It wasn’t easy. The training was held on weekends in March through May, and was unpaid. He kept his cafe job, so he logged seven-day work weeks — five days at the cafe and two at the job training. He had no knowledge of construction, other than a woodshop class in high school in 1995.
While graduates weren’t promised work on the arena, they were told it was a possibility, along with getting work on other construction projects.
Rosas, however, said he and others who signed up initially thought they were going to be have guaranteed jobs on the Warriors arena. He remembers being disappointed when their instructor told him “nothing is promised.” Rosas said that led some of his classmates to quit, feeling discouraged.
But he decided it was worth sticking out. “If I gave up nine weeks in exchange for a possible future this was not a bad deal at all,” Rosas said.
Rosas eventually received the call to work on the Warriors arena in late June, several weeks after graduating, where he has worked ever since. He is an apprentice in the Carpenters Local Union 22 and wants to spend the next four years logging hours, attending a nine-hour job training course each quarter to get pay raises and eventually become a journeyman. From there, he would like to continue to rise in the ranks.
He now earns double the $16.50 an hour he was making at the cafe.
“It made it possible for me to stay in San Francisco,” Rosas said. “It allowed me to dream bigger.”
CityBuild has trained and graduated 1,026 individuals since 2005.
The outcomes of Rosas’ classmates who graduated varied. Twenty-three ended up being placed in construction jobs and five found jobs in other industries, including nursing and hospitality.
Five graduates remain unemployed.
The graduates came from all over The City with the most — 11 — from the Bayview, followed by five in the Outer Mission and four in the Civic Center area. Nearly half, or 15, were black, nine were Latino and four Asian.
LOCAL HIRE HISTORY
The lack of local hiring on construction projects became a major focus at City Hall in 2010 when Joshua Arce, then head of the nonprofit Brightline Defense, helped pass a local hire mandate with then-Supervisor John Avalos on publicly-funded construction projects.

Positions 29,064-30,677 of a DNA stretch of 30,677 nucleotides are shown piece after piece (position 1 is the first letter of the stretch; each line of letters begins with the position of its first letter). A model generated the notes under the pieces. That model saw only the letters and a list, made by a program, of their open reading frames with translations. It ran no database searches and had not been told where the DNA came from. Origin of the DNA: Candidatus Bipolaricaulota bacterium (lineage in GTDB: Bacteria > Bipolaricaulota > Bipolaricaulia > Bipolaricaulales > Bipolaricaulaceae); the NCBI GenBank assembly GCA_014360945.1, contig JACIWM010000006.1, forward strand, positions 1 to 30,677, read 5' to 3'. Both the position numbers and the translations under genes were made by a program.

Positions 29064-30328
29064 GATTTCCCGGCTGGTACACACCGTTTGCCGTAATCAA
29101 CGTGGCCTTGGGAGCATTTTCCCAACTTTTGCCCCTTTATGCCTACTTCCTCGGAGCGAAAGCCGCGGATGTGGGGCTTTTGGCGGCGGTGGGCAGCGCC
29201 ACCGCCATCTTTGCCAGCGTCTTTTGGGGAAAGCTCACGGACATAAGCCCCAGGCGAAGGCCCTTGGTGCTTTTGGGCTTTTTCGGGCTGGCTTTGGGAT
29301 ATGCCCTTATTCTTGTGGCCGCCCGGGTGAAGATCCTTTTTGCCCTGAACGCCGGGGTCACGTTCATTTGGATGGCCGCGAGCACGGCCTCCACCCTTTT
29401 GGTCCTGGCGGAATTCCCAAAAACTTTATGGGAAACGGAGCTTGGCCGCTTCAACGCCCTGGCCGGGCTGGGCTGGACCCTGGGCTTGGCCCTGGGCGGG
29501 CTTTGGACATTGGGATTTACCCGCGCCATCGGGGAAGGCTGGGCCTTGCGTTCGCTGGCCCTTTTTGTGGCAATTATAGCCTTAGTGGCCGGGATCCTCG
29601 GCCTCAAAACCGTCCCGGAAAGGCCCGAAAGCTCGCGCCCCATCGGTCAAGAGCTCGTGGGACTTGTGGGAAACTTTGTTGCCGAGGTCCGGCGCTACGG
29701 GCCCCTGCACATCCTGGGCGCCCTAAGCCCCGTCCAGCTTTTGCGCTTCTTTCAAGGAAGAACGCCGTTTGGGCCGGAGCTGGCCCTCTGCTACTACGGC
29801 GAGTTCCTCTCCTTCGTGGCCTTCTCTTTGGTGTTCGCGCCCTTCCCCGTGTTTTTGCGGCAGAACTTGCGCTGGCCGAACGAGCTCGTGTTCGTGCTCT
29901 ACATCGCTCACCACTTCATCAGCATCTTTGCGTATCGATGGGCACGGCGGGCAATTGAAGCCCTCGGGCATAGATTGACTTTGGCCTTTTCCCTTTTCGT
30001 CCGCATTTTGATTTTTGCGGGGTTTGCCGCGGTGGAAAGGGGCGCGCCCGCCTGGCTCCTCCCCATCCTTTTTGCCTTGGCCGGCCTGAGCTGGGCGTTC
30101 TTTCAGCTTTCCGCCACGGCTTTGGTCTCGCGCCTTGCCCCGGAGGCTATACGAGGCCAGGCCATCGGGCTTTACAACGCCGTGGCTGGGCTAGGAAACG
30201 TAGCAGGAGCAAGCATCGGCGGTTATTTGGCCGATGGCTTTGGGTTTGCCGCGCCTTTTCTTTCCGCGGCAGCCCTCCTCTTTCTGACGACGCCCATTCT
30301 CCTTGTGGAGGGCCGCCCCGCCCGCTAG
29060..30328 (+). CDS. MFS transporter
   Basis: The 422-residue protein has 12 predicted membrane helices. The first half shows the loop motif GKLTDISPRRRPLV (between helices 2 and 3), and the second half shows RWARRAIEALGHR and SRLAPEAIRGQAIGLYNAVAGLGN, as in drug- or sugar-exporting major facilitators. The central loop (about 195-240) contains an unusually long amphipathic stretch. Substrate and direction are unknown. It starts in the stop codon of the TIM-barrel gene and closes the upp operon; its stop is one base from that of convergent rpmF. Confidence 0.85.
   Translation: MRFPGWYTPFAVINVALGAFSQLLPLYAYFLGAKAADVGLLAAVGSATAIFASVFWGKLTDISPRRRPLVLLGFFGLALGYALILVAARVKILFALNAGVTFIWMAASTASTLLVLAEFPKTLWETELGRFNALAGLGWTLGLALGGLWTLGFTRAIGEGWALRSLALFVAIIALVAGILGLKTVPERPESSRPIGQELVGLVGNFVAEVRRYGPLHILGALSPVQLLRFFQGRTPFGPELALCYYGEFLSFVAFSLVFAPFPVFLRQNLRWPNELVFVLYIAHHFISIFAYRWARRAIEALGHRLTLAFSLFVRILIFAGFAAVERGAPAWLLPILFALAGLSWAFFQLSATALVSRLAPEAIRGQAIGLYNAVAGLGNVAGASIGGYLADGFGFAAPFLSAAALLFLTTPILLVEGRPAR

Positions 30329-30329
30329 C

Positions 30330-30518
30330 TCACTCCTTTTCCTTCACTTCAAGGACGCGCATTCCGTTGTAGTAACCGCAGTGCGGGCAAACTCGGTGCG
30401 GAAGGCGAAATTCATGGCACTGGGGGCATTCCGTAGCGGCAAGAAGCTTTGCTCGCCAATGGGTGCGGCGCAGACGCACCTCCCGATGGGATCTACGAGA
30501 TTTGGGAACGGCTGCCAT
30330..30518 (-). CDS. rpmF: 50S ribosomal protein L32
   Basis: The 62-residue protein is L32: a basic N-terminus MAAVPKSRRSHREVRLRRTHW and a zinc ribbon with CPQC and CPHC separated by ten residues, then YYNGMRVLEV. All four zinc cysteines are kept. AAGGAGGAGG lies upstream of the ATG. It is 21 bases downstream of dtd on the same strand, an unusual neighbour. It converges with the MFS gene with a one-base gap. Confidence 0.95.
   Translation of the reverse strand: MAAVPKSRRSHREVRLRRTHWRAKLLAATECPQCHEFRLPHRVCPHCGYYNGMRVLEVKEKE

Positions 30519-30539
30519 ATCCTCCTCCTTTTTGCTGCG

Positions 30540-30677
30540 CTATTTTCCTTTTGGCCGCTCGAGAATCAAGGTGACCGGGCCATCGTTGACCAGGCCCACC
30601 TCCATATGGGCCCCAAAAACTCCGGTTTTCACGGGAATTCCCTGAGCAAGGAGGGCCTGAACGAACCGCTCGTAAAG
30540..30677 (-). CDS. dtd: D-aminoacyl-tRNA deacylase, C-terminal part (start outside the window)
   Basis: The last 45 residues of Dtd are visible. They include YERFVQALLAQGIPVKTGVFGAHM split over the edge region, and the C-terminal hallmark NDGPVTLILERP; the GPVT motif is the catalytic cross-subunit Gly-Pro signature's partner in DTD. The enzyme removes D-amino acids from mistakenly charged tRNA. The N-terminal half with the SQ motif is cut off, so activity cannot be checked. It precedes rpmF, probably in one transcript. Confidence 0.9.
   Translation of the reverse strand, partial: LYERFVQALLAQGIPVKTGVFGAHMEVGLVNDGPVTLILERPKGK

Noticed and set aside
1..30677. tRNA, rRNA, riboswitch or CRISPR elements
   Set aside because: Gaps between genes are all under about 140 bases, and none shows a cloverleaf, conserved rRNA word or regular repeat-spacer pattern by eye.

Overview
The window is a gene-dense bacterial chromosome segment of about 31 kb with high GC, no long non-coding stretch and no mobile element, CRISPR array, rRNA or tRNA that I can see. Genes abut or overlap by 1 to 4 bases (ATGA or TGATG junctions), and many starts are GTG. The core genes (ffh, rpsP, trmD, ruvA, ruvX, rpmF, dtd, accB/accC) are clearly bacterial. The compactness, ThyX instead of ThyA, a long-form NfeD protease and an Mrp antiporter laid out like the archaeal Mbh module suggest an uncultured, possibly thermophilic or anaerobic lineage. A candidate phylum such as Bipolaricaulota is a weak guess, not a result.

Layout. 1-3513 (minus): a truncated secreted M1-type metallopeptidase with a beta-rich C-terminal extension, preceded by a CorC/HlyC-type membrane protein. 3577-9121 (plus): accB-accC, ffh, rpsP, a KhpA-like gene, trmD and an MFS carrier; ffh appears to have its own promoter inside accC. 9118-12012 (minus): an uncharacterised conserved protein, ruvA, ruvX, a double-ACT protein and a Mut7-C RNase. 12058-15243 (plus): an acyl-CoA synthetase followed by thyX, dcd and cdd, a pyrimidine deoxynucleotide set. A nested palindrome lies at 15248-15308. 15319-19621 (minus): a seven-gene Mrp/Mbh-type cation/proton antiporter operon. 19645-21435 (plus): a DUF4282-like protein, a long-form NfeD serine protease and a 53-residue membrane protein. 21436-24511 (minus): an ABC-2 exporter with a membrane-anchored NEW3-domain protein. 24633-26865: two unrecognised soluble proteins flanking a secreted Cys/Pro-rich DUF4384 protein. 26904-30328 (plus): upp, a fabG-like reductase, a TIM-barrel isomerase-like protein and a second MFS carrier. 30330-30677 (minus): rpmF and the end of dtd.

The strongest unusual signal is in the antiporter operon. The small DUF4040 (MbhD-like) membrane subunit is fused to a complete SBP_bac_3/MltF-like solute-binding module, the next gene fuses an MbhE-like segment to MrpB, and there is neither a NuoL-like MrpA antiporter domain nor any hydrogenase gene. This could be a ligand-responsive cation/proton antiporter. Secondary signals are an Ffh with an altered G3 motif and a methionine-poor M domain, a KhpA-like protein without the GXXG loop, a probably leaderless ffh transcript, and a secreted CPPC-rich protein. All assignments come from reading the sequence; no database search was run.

Before the law, such projects had to only make a “good faith effort” to hire locally. But backers of the mandate argued the numbers were unacceptable and by mandating a higher percentage The City could reduce the displacement of low-income residents and boost employment among ethnic minorities.
A year before the law passed, an average of 20 percent of the hours worked on publicly funded construction projects went to local residents. In fiscal year 2016-17, that has increased to 38 percent with the local hire law. The current local-hire requirement is 30 percent of the hours worked.
Through the effort, residents in neighborhoods where major development occurs saw how local hire is an opportunity to benefit from the economic activity, potentially softening opposition to projects based on worries of gentrification or other impacts like traffic.
For developers, agreeing to, or being required to, hire locally can win over community support and ultimately the approval of elected officials. But when percentages are not living up to expectations, it’s a red flag that there may be broken promises.
In 2012, the Warriors planned to build an arena on Piers 30-32, and to boost their proposal agreed to hire local residents for 25 percent of the jobs and 50 percent of apprentice-level jobs, which was the local hire mandate for publicly funded projects at the time, even though they didn’t have to since it’s a privately funded project. Lee, who has built up a “jobs mayor” image, called it a landmark local hire agreement.
When that deal fell apart, the Warriors and The City selected the Mission Bay site, where construction began in January. The area is under the jurisdiction of the Office of Community Investment and Infrastructure, the successor agency to the dissolved Redevelopment Agency, which requires a 50 percent “good faith effort” to hire locally.
Johnston said the arena’s contractor team has “implemented and is clearly exceeding those good faith efforts.” He said “chief among the many efforts” is the Chase Center Training.
Arce was hired in September as director of CityBuild and he said he will work to boost the local hires working on the arena.
“With nearly two years left on the project, we’re continuing to work with our community and labor partners to place more Chase Center graduates and local workers on jobs at the Chase Center Arena,” Arce said.
The $1 billion Chase Arena is expected to open in time for the 2019-2020 Warriors season.